cross-env allows to change environment variables without changing the npm command. Next, in file package.json you change your npm command to enable experimental ES6 support for Jest, and configure Jest to do it.


I'm new to Node.js, and I got the same issue for the AWS Lambda function (using Node.js) while fixing it.

I found some of the differences between CommonJS and ES6 JavaScript:


  • Add "type":"module" in the package.json file

  • Use "import" to use from lib.

    Example: import jwt_decode from jwt-decode

  • Lambda handler method code should be define like this

    "exports.handler = async (event) => { }"


  • Don't add "type":"module" in the package.json file

  • Use "require" to use from lib.

    Example: const jwt_decode = require("jwt-decode");

  • The lambda handler method code should be defines like this:

    "export const handler = async (event) => { }"


To use import, do one of the following.

  1. Rename the .js file to .mjs
  2. In package.json file, add {type:module}
  • 1
    this works without adding {type:module} in package.json
    – Rdimo
    May 16, 2022 at 10:03
  • Lol, since when the Nodejs files must be named ".mjs" instead of ".js". Weird, but it worked for me Sep 1 at 14:59

In my case. I think the problem is in the standard node executable. node target.ts

I replaced it with nodemon and surprisingly it worked!

The way using the standard executable (runner):

node target.ts

The way using the nodemon executable (runner):

nodemon target.ts

Do not forget to install nodemon with npm install nodemon ;P

Note: this works amazing for development. But, for runtime, you may execute node with the compiled js file!


The problem is that node does not accept typescript files. Instead, ts-node might be the perfect replacement.

  • 2
    Perhaps nodemon executes files as modules, so intrinsically error disappears
    – nerkn
    Dec 13, 2020 at 18:36

This error also comes when you run the command

node filename.ts

and not

node filename.js

Simply put, with the node command we will have to run the JavaScript file (filename.js) and not the TypeScript file unless we are using a package like ts-node.


I had this error in my NX workspace after upgrading manually. The following change in each jest.config.js fixed it:

transform: {
  '^.+\\.(ts|js|html)$': 'jest-preset-angular',


transform: {
  '^.+\\.(ts|mjs|js|html)$': 'jest-preset-angular',
  • That works for me. Thks. But now i'm giving this error The injectable 'PlatformLocation' needs to be compiled using the JIT compiler, but '@angular/compiler' is not available
    – alambertt
    Sep 14, 2022 at 23:12

If you want to use BABEL, I have a simple solution for that!

Remember this is for nodejs example: like an expressJS server!

If you are going to use react or another framework, look in the babel documentation!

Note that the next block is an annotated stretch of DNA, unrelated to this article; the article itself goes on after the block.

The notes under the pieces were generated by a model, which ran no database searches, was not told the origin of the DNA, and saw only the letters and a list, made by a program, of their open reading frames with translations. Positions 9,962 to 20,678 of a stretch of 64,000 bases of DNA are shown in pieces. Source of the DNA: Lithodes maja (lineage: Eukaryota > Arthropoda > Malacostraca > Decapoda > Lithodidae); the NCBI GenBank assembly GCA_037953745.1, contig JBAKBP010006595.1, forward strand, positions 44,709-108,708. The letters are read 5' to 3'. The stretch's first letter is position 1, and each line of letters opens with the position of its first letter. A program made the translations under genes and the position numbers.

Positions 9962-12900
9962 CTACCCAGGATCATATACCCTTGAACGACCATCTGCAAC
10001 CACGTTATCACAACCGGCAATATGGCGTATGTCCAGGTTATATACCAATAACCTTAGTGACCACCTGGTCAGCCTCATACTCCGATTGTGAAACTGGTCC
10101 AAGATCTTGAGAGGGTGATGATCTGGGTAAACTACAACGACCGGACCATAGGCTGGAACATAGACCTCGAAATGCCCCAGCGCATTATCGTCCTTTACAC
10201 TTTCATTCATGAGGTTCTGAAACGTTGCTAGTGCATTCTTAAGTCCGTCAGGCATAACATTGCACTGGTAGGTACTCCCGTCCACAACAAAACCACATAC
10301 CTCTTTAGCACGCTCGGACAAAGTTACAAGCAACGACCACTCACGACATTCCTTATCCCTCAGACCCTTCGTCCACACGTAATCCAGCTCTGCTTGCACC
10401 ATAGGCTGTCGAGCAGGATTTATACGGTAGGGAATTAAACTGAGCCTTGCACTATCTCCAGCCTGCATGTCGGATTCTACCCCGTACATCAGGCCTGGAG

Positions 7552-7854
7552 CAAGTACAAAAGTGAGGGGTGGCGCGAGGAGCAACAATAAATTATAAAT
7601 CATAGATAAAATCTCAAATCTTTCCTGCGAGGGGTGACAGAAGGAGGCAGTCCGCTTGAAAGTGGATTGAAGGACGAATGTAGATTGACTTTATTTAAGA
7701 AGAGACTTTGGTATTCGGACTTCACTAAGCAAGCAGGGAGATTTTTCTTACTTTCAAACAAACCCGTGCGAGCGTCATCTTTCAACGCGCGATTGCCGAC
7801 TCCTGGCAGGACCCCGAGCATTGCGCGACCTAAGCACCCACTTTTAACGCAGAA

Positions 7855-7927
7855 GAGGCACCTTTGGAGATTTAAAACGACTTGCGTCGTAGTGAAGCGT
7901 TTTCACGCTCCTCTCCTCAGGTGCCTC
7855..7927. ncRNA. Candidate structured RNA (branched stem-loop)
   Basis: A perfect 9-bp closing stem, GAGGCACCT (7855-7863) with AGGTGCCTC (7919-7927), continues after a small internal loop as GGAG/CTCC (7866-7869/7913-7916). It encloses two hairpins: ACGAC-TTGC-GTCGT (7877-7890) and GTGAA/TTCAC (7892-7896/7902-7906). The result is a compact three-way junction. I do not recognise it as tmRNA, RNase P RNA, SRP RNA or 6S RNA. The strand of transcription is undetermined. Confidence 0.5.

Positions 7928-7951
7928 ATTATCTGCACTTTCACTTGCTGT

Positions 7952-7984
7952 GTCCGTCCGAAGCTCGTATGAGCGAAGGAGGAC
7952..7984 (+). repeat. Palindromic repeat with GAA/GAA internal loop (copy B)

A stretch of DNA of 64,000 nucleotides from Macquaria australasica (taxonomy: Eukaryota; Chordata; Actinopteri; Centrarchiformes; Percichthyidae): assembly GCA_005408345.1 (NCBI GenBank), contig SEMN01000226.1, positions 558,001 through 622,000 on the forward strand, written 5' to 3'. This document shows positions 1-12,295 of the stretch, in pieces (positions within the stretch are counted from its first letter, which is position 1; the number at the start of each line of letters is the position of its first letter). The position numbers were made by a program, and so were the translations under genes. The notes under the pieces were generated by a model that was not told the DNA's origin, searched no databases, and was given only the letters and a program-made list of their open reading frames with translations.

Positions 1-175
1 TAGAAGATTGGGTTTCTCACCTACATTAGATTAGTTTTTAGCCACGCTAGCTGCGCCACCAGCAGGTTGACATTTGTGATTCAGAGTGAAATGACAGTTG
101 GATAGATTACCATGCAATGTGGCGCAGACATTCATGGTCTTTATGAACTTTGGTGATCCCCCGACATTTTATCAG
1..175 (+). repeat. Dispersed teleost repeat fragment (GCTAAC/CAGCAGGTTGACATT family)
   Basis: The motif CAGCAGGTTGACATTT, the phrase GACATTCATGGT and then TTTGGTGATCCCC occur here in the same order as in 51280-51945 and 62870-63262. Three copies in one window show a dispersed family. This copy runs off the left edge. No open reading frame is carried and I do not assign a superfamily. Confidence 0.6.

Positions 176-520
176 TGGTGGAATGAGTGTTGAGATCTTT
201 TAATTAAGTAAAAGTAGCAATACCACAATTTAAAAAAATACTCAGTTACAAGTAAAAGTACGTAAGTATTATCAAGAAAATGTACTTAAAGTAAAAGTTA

First, install (do not install unnecessary things that will only trash your project!)

npm install --save-dev @babel/core @babel/node

Just 2 WAO

then config your babel file in your repo!

example for express server node js and babel

file name:


    "presets": ["@babel/preset-env"]

if you don't want to use the babel file, use:

Run in your console, and script.js is your entry point!

npx babel-node --presets @babel/preset-env -- script.js

example babel without file

the full information is here; https://babeljs.io/docs/en/babel-node


If you are using vite - react .js application with Speedy Web Compiler (SWC) and you tried to import the various methods of jest testing library ({import { describe, expect, test } from "@jest/globals";), all your test will run individually and outside the module. Hence you might get the error as :

SyntaxError: Cannot use import statement outside a module

Since you are using SWC, babel config won't help. So it could be resolved by just giving simple dev dependency:

npm install --save-dev @types/jest

Later remove the import statement, use methods (describe, test, expect, afterAll, afterEach, beforeAll, beforeEach, fail, fdescribe, fit, it, jasmine, jest, pending, spyOn, xdescribe, xit, xtest) directly since there are treated as globals. Install link and other documentation here! @types/jest

Test your sum.test.js by npm run test, supposing you have"test": "jest" in scripts commands and jest in dev dependency:

const sum = (val1, val2) => {
  return val1 + val2;

describe("sum module", () => {
  test("adds 1 + 2 to equal 3", () => {
    expect(sum(1, 2)).toBe(3);


I had this issue when I was running migration

Its es5 vs es6 issue

Here is how I solved it

I run

npm install @babel/register

and add


at the top of my .sequelizerc file my

and go ahead to run my sequelize migrate. This is applicable to other things apart from sequelize

babel does the transpiling


Just add --presets '@babel/preset-env'.

For example,

babel-node --trace-deprecation --presets '@babel/preset-env' ./yourscript.js


in babel.config.js

module.exports = {
  presets: ['@babel/preset-env'],